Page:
10/21/2020
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'Al Shabaab presents a future threat to America' says AFRICOM after Trump Somalia plans made public


by Abraham Mahshie
Thursday October 15, 2020

 

President Trump’s reported plans to pull U.S. troops from Somalia were not warmly embraced by U.S. Africa Command, which reacted hesitantly and underscored al Shabaab's continued terrorist threat to the American homeland.

“Somali Armed Forces are making progress, but the threat al Shabaab presents requires international assistance,” U.S. Africa Command’s Air Force Col. Chris Karns told the Washington Examiner.

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“Al-Shabaab presents a future threat to America,” he said, “They have communicated as much in their videos and in their intent. This is a dangerous network that requires pressure placed on its forces.”

The American combatant command, which has been ordered by Trump to vacate its headquarters in Stuttgart, Germany, is responsible for neutralizing terrorist threats on the African continent.

In Somalia, 650 to 800 American soldiers help train Somali forces, monitor al Shabaab, conduct intelligence sharing, and other security assistance activities.

But having boots on the ground in far-flung parts of the world does not jibe with the Trump doctrine. News of Trump's desire to remove U.S. troops from Somalia was first reported by Bloomberg Tuesday.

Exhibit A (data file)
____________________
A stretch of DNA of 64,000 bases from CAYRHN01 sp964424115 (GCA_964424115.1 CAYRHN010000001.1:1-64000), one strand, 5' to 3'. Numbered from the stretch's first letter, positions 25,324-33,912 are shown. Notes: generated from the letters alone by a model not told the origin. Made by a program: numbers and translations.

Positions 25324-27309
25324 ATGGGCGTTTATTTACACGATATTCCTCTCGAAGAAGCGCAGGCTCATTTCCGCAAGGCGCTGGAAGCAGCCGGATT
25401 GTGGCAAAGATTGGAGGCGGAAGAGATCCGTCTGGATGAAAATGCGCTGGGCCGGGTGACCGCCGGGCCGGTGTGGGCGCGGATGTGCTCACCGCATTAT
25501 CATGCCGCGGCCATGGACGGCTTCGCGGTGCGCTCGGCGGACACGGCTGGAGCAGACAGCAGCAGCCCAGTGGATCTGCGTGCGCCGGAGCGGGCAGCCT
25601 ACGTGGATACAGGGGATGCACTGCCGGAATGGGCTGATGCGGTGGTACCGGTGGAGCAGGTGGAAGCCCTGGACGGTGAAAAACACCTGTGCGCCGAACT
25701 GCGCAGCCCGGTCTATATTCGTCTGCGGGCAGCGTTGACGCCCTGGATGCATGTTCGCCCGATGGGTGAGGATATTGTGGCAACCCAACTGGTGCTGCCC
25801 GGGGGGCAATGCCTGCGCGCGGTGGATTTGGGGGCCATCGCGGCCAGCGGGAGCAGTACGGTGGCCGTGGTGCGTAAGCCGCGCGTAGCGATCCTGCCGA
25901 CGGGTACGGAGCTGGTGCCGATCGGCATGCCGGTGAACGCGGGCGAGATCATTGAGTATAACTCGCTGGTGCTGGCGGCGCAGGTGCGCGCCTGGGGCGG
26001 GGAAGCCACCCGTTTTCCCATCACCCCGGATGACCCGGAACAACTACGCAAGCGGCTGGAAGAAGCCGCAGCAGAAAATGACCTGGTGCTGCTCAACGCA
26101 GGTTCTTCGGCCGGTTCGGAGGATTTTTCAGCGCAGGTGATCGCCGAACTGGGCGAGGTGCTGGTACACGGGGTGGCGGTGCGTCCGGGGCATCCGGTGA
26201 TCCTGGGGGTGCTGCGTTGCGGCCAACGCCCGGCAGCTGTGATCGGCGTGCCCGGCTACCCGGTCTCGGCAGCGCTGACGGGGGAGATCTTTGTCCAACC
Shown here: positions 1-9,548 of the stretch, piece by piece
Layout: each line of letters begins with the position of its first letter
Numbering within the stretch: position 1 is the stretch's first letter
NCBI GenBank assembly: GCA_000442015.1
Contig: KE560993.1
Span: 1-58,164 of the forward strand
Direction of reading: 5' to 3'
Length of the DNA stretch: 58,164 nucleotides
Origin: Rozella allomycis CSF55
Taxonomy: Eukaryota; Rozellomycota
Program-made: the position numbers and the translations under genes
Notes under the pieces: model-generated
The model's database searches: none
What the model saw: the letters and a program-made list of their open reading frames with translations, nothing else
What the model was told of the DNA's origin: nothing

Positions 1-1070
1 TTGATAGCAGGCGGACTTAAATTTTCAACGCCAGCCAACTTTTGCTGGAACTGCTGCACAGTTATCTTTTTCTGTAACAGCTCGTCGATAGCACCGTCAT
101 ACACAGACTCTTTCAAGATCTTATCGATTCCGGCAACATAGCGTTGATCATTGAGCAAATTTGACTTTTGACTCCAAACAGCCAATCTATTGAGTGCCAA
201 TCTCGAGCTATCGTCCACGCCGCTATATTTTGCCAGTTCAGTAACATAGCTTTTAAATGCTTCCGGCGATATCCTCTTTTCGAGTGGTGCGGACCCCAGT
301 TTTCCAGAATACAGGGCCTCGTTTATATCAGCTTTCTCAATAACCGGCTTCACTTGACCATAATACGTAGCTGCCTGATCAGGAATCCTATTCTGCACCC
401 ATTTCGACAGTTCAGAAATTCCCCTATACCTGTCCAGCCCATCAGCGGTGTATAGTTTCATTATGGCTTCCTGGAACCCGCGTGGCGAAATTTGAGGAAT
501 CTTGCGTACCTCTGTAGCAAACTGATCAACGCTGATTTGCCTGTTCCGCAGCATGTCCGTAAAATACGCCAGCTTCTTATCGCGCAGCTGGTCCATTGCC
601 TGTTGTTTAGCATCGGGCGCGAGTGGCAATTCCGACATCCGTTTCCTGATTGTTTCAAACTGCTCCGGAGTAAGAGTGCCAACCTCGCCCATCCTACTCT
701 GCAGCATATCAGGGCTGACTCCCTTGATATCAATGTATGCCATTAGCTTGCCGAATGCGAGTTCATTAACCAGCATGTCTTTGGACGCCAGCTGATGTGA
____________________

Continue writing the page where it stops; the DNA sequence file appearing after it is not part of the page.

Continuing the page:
AFRICOM forces have been part of the international effort to strengthen Somali security institutions since 2008.

Karns refused to speculate on the potential risk of pulling the troops but indicated it is an obvious boon for the terrorist group.

“Reductions of international assistance to al Shabaab could certainly bring al Shabaab an element of relief and an opportunity to recruit, fuel propaganda, and potentially grow stronger,” he said.

Drone strikes can only do so much.

In an interview with the Washington Examiner following AFRICOM's 30th drone strike in Somalia this Spring, CSIS Africa expert Judd Devermont said drone strikes remove imminent threats, but they do not build lasting institutions and a capable military. Karns said partnerships do that.

The public affairs chief refused to say whether drone strikes could continue without troops on the ground.

“I don't want to get involved in hypotheticals and speculation,” he said while noting a valued and dependable partnership with the United States also serves to counter great power competition on the African continent.

“When you look at global power competition in Africa, it is very much a place where China and Russia seek to be great and continue to prioritize activity, especially on the economic front,” he said. “In Africa, a few troops and a few bucks definitely goes a long way and serves as basic security insurance for America.” 

 



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